Hello, Friends -
This is a brag post – because I have done something that I am very, very proud of!
One of the struggles that many MST survivors struggle with is something called “Passive Acceptance.” Because we had no control over the assault – we often feel that we have no control at all. We may originally express what we want or what we need – but the moment that we feel resistance - we stop our request – we fold like a house of cards. People who are aware that we will do this, although they may not know why, can pick up this and manipulate the situation. We can be great advocates for someone else – but we can’t be strong for ourselves.
Several years ago I had a little Honda Rebel motorcycle. She was just a 250 – but I loved her. I loved riding her. She was pretty, light, agile and I was comfortable on her. Well – cash ran short – bills needed to be paid and so I sold her to pay bills. No, my husband didn’t force me – but I now realize that I felt that I didn’t “deserve” something as nice as a motorcycle. I wasn’t good enough. When the man who bought her drove away I went in the house and cried. I couldn’t watch it being taken away.
That was several years ago – and a lot of therapy ago! I paid off my camper this week. That was the deal I made with my husband. The kids were still young and I decided, with my VA Compensation, that I wanted something special. With my first check I bought a new roof and gutters. Always responsible and putting other needs first. But, I bought an old, used, beat up camper for myself. I love her!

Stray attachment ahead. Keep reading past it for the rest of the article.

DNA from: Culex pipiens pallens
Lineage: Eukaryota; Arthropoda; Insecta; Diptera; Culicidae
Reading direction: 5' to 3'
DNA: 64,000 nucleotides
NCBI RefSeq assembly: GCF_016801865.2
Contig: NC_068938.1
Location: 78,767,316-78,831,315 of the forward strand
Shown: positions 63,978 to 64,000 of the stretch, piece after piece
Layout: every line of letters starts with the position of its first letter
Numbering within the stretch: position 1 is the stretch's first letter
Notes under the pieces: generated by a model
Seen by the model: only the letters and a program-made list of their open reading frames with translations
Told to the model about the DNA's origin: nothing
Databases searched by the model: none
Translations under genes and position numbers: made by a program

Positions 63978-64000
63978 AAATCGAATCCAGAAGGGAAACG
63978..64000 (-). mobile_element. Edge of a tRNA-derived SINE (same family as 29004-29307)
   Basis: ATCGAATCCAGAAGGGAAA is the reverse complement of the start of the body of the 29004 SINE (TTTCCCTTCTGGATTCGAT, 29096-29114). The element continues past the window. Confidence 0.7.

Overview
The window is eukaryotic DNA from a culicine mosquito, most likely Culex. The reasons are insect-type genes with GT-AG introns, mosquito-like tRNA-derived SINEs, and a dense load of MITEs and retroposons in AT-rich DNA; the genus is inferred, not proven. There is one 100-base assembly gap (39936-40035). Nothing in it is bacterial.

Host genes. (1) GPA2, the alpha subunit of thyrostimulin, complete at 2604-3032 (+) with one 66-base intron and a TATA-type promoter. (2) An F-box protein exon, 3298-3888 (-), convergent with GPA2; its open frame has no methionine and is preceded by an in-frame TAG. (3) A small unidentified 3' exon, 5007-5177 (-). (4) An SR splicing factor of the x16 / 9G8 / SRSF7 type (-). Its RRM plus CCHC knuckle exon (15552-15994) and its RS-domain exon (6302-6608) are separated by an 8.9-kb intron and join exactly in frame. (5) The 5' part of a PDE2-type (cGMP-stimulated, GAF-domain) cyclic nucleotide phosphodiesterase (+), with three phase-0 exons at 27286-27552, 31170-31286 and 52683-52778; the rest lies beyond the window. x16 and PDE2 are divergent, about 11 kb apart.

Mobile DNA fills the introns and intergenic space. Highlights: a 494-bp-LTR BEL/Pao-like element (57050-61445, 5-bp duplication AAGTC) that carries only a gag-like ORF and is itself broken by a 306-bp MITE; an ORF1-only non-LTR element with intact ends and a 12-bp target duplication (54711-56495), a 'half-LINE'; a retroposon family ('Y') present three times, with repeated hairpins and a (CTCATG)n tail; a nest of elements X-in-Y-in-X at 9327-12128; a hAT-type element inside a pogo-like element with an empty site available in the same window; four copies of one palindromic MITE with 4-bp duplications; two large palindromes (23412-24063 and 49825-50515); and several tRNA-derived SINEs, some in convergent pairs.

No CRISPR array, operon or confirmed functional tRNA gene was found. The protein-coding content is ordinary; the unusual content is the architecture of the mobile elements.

Today – I take my oldest son, Creed, to the airport…he is moving away. My middle son, Jude, lives with his dad and is talking about moving out from there and on his own. My daughter is 16 – working and doing well in school. It is my turn!
My husband promised that when my Camper was paid off I could start motorcycle shopping. He has been supportive in my search. I was shopping in the 1500 to 3000 dollar range – you don’t get much bike for that price…but I felt that I just wanted 2 wheels and an engine. Besides – I would have no “guilt” by letting my husband choose – because I often practice passive acceptance.
FUCK Passive Acceptance! I found a bike I wanted and I went alone to the dealership and I got it financed. I went home to tell my husband what I was planning, I formulated a conversation in my head, I guessed his objections and I formulated answers. I practiced. Why should I have to settle?
My dream ride is a Harley Davidson Softail Slim – but it is 17,000 dollars! I just can’t do that – I fear that I would see the “price” hanging off the bars and I would never enjoy it. After all – I am practicing standing up for myself – but I still have to be reasonable. My second choice was a HD Sportster Low. However, there was a used Dyna Wide Glide that I really liked as well.
I sat down with my husband and we had a long talk. I told him that I had some things to say that might sound hurtful – but they aren’t meant to hurt. I listened to his statments and to his objections. Even when his “objections” sounded reasonable – I stood firm with my feelings, my beliefs and my wants. Yes – I expressed my WANT. Want for no other reason but because I wanted it. (Toys are not something that my husband denies himself – but to his defense…he has never hurt the family finances to get his want and he works very hard – two jobs – and he never denies me anything.) In fact, it has been my husbands “demands” and insistence that I have learned that it is okay for me to buy myself nice clothes or new shoes. He has taught me it is okay to shop for myself somewhere besides the Goodwill or Salvation Army.